How the Ocean Works: An Introduction to Oceanography

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Princeton University Press, Jan 2, 2012 - Nature - 344 pages

The world's oceans account for roughly 71 percent of the planet's surface and 99 percent of its livable volume. Any study of this huge habitat requires a solid foundation in the principles that underlie marine biology and physical and chemical oceanography, yet until now undergraduate textbooks have largely presented compilations of facts rather than explanations of principles. How the Ocean Works fills this gap, providing a concise and accessible college-level introduction to marine science that is also ideal for general readers.

How are winds and currents driven? What is the dilemma of the two-layered ocean? Mark Denny explains key concepts like these in rich and fascinating detail. He explores early scientific knowledge of oceans, photosynthesis, trophic interactions and energy flow, and the impacts of human activities on marine and atmospheric systems. Focusing each chapter on a major topic and carefully explaining the principles and theory involved, Denny gives readers the conceptual building blocks needed to develop a coherent picture of the living ocean. How the Ocean Works is an indispensable resource that teaches readers how to think about the ocean--its biology, mechanics, and conservation.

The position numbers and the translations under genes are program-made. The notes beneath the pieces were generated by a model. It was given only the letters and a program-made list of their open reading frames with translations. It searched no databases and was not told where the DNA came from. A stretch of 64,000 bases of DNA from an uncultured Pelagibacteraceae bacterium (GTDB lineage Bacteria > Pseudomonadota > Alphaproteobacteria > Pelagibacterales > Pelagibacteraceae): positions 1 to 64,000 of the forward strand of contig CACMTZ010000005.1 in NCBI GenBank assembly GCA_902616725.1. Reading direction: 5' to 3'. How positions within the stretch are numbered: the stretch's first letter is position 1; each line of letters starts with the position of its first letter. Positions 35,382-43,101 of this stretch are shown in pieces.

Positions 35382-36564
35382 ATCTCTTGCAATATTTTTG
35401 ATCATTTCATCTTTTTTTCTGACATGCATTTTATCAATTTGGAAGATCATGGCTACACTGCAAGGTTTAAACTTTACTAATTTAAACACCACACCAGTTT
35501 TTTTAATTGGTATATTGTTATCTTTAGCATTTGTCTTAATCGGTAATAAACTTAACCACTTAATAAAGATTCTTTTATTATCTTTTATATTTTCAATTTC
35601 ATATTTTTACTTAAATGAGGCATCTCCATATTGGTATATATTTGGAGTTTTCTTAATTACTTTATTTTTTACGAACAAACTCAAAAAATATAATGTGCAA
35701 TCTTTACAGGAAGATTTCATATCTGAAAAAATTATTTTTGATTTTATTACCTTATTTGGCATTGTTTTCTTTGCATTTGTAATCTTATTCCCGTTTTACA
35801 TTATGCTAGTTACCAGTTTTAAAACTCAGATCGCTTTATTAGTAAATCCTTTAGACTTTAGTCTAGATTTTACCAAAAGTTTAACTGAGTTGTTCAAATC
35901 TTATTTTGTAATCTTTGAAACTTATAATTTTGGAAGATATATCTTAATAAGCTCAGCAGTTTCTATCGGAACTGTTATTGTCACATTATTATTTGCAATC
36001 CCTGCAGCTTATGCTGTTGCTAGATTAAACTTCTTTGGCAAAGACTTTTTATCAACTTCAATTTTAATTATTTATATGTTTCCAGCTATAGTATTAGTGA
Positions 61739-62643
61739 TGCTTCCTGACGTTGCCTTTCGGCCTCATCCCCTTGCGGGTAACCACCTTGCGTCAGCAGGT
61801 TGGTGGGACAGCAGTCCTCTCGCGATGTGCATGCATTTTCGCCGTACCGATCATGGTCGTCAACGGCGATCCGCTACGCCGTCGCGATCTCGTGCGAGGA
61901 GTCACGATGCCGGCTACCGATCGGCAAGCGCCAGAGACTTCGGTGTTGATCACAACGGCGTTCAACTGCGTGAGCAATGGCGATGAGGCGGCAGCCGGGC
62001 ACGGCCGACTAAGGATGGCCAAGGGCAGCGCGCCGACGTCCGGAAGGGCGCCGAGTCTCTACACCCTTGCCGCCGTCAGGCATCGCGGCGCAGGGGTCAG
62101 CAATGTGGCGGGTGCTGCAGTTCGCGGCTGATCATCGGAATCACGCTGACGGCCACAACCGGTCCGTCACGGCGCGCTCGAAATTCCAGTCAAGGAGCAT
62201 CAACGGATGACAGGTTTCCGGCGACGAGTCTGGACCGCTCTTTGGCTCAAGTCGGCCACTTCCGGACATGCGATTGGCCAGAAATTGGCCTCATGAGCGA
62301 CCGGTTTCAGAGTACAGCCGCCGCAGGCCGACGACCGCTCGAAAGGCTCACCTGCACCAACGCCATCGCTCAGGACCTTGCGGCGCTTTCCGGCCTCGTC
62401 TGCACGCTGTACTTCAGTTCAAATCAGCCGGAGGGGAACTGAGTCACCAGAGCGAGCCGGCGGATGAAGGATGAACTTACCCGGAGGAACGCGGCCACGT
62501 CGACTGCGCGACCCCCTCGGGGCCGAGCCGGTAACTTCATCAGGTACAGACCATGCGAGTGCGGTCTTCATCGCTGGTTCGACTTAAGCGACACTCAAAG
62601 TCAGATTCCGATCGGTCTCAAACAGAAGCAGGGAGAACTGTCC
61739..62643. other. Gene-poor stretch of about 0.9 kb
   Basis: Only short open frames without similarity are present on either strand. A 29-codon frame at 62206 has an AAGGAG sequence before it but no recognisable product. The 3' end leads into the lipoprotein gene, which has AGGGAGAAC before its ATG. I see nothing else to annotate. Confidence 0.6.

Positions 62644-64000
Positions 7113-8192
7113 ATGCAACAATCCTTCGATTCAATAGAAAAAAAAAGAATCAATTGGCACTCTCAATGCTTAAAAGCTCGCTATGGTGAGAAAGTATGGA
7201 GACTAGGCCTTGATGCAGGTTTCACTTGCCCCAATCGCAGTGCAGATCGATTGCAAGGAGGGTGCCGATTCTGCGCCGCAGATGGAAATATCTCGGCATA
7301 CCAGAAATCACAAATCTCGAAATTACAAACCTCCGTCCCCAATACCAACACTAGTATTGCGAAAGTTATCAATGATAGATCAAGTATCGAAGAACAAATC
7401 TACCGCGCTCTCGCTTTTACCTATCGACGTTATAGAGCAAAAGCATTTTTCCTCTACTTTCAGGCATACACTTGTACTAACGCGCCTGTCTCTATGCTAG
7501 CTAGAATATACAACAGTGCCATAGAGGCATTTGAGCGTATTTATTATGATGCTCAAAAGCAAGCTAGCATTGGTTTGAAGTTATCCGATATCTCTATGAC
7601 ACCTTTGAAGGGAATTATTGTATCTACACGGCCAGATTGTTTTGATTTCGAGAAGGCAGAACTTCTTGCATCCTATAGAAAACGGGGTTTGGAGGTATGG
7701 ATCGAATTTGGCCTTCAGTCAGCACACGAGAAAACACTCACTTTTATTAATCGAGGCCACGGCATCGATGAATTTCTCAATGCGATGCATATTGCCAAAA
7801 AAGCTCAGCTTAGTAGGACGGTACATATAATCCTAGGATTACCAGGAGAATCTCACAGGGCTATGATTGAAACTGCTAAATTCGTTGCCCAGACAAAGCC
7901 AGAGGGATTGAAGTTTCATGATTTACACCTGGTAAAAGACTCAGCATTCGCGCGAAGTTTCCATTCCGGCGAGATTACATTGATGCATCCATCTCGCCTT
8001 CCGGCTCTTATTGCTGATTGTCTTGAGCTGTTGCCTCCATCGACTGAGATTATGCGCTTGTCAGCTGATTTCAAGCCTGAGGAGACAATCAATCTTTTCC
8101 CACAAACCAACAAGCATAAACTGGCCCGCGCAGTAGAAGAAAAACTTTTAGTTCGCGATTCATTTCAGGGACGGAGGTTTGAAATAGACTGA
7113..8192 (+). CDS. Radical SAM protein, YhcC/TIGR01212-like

• Provides a concise, up-to-date introduction to marine science

  • Develops the conceptual basis needed to understand how the ocean works

  • Explains fundamental principles and theory

  • Includes color illustrations and informative diagrams

  • Serves as a college textbook and a reference for general readers

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Discovering the Oceans
Ocean Basins
Photosynthesis and Primary Production
The Flow of Energy Carbon and Nutrients
The Dilemma of the TwoLayered Ocean
The Coriolis Effect and Its Consequences
Winds and Currents
Solutions to the Dilemma
Complexity Carbon Iron and the Atmosphere
An Invitation

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About the author (2012)

Mark Denny is the John B. and Jean DeNault Professor of Marine Sciences at Stanford University. His books include Chance in Biology and Air and Water (both Princeton).

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